The mass memory also stores program code and data. One or more applications 350 are loaded into mass memory and run on operating system 320. Examples of application programs include email programs, schedulers, calendars, transcoders, database programs, word processing programs, spreadsheet programs, and so forth. Mass storage may further include applications such as voice server 360, CODEC store 370, and historical session store 380.

CODEC store 370 may be configured substantially similar to CODEC store 138 of FIG. 1. Thus, CODEC store 370 may include any of a variety of CODECS for use in compressing/decompressing a variety of message types, including audio messages, video messages, IM messages, and the like.

Historical session store 380 is configured to store and manage historical data associated with a communication session between computing devices. Such historical data includes, but is not limited to information about, the computing devices associated with the communication session, about the dynamically selected CODEC, its associated sampling frequency, a metric including a metric, a message type, a connection type, and the like. The historical data may be made available to a requesting computing device, such as client device 102, mobile device 103, and the like, of FIG. 1. Moreover, historical session store 380 may receive the historical data from the requesting computing device, such as client device 102, mobile device 103, and the like. Historical session store 380 may be implemented by any of a variety of mechanisms, including a folder, a spreadsheet, a database, document, and the like.

Generalized Operation

The operation of certain aspects of the invention will now be described with respect to FIGS. 4-6. FIG. 4 illustrates a logical flow diagram generally showing one embodiment of a process for dynamically selecting a CODEC and its associated sampling frequency for a communication session between a client device and a receiver device. Process 400 of FIG. 4 may, for example, be performed within client device 102 or mobile device 103 of FIG. 1.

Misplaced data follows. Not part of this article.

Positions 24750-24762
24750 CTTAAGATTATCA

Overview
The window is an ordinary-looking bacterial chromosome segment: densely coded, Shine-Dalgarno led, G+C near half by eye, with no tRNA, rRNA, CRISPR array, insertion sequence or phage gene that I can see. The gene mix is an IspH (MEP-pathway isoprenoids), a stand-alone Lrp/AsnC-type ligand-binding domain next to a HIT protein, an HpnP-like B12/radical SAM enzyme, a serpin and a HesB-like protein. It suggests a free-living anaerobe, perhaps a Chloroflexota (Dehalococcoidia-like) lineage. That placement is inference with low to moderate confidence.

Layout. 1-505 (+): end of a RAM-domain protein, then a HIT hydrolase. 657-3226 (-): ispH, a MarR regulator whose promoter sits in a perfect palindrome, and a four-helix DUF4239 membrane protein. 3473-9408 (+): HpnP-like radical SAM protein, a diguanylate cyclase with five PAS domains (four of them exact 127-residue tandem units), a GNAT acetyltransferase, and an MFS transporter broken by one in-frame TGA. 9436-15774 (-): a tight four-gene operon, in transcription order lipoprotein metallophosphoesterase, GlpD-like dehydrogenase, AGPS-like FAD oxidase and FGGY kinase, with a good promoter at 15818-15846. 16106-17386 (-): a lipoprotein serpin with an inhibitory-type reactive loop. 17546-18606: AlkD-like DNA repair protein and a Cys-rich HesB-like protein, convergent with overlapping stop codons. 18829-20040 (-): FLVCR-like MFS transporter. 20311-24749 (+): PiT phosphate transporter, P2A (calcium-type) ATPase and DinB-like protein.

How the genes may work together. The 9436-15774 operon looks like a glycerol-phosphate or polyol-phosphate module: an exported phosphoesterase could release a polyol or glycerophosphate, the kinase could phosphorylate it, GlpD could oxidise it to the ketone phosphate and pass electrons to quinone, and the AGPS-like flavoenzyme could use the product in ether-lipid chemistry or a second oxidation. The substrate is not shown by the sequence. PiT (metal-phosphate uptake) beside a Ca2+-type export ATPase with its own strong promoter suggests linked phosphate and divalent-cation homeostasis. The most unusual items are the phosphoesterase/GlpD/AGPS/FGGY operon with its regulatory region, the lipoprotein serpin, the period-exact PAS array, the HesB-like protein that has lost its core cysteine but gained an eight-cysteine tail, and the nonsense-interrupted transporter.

Process 400 begins, after a start block, at block 402, where the client device requests a communication session with a receiver device. Using FIG. 1 as an example, client device 102 may operate as the client device that requests a communication session with mobile device 103. Such request may be provided to IM connection server 120, SIP connection server 130, VRS 136, or the like.

Processing continues to decision block 404, where a determination is made whether there is historical data available about prior a communication session between the client device and the receiver device. If there is historical data, processing branches to block 406 where the historical data is employed to select an initial CODEC and its sampling frequency. The initial CODEC and sampling frequency may be determined based on a prior successful communication session, or virtually any other criteria. Processing continues next to block 410.

At block 408 a selection may be made of either the CODEC and its highest sampling frequency, bandwidth, voice quality or the like, or it can select the CODEC and its lowest sampling frequency, bandwidth, voice quality or the like. If the highest possible seating is chosen then it may scale down from the maximum to a more reasonable optimal value. On the other hand if a low value is selected then it may scale up to the most optimal value.